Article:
• In addition, the vehicle also provides “Noise-Away” cabin noise reduction technology and “Mood Care” which provides rear door mood lighting when the music player or Wellness Care is active.

  • Lastly, users can receive real-time traffic information notifications, supported by multiple languages, including Korean, English and Chinese.

Level 4 commercialization. Hyundai Motor Group is preparing for the commercialization of the SAE standard Level 4 compliant autonomous-driving system in smart cities by 2021. To this end, the company announced plans at CES 2018 last month to jointly develop self-driving technology with Aurora Innovation; a US-based autonomous driving start-up. (Earlier post.) Hyundai plans to commercialize the technology for fully autonomous driving by 2030.

Furthermore, since August last year, Hyundai has been researching and building its V2X infrastructure. As a founding member of the American Center for Mobility, a US research institute for future mobility, Hyundai Motor Group last October invested $5 million in the ACM-led construction of state-of-the-art testing facilities.

Comments

HarveyD

A hand to Hyundai for an ADV Level IV FCEV and testing it on normal highway drive.

ADV long range FCEVs, equipped with LEVEL V fully redundant hardware and software would be ideal for automatic driverless taxis, to reduce pollution and GHGs in large city cores?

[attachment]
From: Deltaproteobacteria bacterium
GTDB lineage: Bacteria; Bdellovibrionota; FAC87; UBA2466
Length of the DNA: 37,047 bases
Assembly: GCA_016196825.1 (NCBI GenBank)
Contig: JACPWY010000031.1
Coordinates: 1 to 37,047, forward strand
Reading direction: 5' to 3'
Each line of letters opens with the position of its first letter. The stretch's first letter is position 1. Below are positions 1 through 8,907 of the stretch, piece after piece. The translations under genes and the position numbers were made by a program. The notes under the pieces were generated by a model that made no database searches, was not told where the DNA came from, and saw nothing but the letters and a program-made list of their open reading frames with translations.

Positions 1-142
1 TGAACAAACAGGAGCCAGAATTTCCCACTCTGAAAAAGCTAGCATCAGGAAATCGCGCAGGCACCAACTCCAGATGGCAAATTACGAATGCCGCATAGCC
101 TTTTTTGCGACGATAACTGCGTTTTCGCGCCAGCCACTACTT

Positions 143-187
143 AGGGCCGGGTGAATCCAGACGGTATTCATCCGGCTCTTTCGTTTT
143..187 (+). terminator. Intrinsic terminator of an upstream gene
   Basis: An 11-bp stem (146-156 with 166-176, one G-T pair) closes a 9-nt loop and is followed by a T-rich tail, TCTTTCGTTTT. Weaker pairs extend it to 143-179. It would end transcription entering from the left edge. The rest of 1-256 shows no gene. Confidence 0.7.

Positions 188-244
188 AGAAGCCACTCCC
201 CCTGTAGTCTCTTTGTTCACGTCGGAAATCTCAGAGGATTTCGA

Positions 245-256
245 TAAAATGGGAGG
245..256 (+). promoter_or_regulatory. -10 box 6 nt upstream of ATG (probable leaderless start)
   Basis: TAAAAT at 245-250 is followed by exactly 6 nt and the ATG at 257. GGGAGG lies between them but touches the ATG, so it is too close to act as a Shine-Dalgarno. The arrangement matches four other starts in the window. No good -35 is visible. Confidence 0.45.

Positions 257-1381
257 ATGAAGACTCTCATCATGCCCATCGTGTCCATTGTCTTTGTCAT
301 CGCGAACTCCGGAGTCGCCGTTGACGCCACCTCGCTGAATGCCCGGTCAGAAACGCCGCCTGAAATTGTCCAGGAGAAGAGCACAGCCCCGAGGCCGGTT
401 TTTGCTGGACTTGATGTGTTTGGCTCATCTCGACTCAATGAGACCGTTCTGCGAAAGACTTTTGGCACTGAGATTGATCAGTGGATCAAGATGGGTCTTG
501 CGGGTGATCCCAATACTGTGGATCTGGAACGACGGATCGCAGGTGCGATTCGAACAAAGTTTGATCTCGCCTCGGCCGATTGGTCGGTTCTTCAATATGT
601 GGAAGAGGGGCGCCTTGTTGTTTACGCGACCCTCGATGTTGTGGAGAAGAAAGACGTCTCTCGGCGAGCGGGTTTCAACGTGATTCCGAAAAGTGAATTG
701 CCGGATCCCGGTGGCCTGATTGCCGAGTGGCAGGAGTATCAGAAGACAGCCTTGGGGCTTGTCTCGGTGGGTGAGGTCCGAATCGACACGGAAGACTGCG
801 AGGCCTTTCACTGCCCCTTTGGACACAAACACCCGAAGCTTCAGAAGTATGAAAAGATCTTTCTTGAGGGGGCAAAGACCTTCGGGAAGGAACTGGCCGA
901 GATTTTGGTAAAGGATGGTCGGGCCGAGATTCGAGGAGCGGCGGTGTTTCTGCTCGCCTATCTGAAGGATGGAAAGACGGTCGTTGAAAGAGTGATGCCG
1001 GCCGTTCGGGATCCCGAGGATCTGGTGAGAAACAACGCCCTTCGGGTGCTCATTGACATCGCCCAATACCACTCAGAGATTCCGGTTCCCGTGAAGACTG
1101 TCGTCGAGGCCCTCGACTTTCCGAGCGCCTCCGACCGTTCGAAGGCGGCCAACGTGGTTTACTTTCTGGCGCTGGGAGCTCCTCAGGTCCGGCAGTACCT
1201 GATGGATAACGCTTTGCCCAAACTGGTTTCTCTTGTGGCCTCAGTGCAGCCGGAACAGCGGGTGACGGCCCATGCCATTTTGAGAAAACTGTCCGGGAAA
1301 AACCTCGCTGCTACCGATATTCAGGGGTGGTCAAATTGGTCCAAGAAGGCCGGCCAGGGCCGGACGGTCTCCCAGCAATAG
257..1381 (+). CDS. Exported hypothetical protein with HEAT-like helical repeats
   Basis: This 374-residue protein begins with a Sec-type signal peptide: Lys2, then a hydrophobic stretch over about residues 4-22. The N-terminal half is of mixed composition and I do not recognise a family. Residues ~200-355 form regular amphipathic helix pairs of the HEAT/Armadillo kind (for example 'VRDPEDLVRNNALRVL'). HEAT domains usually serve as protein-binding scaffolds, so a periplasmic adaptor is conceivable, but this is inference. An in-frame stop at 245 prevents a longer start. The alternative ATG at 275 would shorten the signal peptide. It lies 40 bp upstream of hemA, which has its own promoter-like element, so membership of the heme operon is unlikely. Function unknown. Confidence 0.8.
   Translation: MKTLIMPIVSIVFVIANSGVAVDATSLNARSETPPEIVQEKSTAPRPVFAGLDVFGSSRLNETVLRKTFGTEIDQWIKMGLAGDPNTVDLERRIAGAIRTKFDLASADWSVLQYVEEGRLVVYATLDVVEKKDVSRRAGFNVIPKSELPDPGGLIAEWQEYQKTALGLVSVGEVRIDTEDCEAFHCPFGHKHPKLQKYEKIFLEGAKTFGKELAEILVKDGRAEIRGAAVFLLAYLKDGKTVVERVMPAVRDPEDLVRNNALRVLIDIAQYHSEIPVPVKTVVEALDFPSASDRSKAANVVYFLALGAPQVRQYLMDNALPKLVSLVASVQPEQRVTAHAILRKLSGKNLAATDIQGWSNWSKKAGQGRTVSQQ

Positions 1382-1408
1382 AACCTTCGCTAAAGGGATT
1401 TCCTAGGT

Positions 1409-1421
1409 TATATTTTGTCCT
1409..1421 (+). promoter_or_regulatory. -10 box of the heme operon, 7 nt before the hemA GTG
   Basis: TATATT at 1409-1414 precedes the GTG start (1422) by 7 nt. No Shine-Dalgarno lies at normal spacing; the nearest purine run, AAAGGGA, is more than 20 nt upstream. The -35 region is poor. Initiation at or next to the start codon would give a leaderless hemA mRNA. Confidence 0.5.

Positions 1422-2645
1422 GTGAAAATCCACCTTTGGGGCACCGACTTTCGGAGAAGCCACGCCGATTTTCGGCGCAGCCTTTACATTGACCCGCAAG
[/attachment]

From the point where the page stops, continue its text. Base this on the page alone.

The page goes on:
London type e-taxis could be adapted? The extra cost would be quickly recuperated with the drivers pay?

Davemart

More information here:
https://fuelcellsworks.com/news/fleet-of-autonomous-next-generation-fuel-cell-cars-completes-journey-from-seoul-to-pyeongchang-south/

One point brought out in this link is that 5G communication is integral to Hyundai's approach to Level 4 autonomy, with the high data rate an enabler.

In my view it is this sort of thing which makes Tesla's claims that it is currently producing cars with all the hardware needed not only for Level 4 but Level 5 full autonomy on all roads any time any conditions beyond nutty.

And it is selling them on that premise.